As I have mentioned before, we have a big wood stove in the basement and a smaller fireplace insert upstairs.
The fireplace insert is a Buck Stove model 74 and uses a blower to blow warm air into the house. I have disliked this approach because it requires electricity to function and without electricity, the insert produces almost no heat at all. Adding to the complexity, the stove uses a thermostat to turn on and off the blower. Apparently, it won’t go on until the temperature reaches 140 degrees.
Lately, my wife has been complaining that it’s taking longer and longer for the blower to kick on. I’ve been thinking that maybe the fire is not hot enough, until yesterday when the blower did not go on at all. I check it out, and the fire is merrily burning away, yet the blower is off and hardly any heat is entering the house. Talk about a waste of firewood!
More winter weather is headed our way as the blizzard that struck the Midwest travels east, promising snow and plunging temperatures.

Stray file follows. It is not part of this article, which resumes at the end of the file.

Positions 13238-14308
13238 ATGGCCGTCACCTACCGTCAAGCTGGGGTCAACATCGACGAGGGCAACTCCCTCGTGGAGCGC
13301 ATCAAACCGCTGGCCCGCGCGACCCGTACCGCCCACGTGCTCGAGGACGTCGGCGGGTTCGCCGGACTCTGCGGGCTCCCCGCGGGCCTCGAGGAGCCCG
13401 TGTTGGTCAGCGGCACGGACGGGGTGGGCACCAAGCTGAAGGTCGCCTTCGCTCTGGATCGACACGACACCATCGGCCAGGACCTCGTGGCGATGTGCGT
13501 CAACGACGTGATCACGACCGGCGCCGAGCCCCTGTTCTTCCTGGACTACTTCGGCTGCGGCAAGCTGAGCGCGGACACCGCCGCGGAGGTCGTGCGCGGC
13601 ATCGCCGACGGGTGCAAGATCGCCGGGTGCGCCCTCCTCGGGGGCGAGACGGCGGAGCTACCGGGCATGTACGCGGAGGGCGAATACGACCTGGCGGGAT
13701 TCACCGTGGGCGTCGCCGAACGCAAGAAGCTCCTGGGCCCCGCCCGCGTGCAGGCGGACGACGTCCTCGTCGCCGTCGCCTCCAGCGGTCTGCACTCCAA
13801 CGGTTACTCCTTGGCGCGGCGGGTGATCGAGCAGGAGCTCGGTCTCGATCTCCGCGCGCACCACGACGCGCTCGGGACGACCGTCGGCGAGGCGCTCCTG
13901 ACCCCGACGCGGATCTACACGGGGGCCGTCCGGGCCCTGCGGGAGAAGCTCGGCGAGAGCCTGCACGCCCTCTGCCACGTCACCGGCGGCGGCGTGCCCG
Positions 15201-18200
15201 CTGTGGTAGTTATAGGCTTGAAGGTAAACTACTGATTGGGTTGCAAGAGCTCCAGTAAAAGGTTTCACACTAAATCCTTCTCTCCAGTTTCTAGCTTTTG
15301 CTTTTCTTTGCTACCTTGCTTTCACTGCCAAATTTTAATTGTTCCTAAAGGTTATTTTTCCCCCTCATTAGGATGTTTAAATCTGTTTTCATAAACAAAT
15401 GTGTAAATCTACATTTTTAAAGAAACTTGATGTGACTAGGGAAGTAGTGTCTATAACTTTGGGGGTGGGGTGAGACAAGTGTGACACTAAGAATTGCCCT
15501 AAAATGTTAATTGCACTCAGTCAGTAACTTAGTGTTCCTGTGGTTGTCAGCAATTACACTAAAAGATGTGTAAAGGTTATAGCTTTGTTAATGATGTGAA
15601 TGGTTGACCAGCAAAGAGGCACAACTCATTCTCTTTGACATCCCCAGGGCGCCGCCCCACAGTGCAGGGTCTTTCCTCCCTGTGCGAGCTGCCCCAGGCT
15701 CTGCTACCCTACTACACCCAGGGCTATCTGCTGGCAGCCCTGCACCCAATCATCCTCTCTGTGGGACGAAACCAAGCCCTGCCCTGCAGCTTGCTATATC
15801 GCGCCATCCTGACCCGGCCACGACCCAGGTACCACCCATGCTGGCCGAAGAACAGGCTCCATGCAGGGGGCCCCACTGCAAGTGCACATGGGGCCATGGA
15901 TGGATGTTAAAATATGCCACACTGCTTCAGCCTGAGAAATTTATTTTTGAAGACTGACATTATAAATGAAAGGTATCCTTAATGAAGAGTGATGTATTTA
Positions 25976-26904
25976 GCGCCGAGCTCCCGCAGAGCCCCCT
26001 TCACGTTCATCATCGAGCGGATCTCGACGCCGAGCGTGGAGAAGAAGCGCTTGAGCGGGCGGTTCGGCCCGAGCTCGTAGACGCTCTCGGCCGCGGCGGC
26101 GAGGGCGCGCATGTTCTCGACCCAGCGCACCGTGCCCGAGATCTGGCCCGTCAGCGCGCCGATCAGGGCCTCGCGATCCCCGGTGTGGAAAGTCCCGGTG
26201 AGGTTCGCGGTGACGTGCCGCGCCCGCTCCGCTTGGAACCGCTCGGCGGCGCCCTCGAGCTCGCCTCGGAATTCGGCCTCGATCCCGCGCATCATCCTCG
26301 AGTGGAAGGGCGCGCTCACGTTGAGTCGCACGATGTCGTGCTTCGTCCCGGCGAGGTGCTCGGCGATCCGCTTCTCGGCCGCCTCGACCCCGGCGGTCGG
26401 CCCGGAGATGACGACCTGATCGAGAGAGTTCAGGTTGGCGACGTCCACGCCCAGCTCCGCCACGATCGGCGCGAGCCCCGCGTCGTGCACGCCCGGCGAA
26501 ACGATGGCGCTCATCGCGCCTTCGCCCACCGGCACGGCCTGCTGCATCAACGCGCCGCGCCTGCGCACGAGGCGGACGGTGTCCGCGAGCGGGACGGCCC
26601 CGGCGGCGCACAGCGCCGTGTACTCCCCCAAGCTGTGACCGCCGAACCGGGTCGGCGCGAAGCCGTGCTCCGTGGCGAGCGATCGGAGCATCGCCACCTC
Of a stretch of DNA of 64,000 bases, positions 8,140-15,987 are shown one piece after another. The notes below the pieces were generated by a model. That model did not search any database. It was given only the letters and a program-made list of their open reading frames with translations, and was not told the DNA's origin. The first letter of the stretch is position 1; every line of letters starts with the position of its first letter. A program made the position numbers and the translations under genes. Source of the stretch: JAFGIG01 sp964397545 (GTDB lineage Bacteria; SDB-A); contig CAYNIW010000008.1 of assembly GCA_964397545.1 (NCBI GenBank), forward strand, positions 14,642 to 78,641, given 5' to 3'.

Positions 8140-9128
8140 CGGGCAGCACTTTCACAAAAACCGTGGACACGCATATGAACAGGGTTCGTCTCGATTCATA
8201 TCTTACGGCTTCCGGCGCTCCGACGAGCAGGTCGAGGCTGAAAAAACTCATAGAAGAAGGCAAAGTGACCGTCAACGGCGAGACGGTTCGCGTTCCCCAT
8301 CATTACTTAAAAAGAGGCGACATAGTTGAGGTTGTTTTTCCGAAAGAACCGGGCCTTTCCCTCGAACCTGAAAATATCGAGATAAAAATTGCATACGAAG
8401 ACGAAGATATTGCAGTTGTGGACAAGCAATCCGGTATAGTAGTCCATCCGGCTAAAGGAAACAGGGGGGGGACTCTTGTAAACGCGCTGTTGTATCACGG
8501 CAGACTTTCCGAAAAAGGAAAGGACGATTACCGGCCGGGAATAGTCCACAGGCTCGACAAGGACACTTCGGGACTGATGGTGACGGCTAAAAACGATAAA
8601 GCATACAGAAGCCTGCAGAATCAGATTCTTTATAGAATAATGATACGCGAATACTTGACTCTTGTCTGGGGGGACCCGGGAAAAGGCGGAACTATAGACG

It’s been a busy couple of days on the Pickled Prepper Property as we prepare for the coming storm.
Now you can interpret that as the metaphorical storm brought on by Inauguration Day or the physical storm that the Weather Channel has named “Winter Storm Malcom,” but the truth is that our preps are pretty much the same for either one: Stock up, batten down, and prepare to ride it out.
I get to look forward to another chilly, muddy adventure climbing a mountain to repair or spring-fed water system.
Around 10:30 on Tuesday, I noticed that the water pressure had started to drop again. That means I have to climb the mountain tomorrow, locate and repair the leak.
Having done this before, I have no issues with it. I am well equipped with spare parts. This time, I am going to bring the propane torch and if inserting the replacement fitting is as easy as I have been led to believe it is with a bit of heating, I will re-do my original repair as well.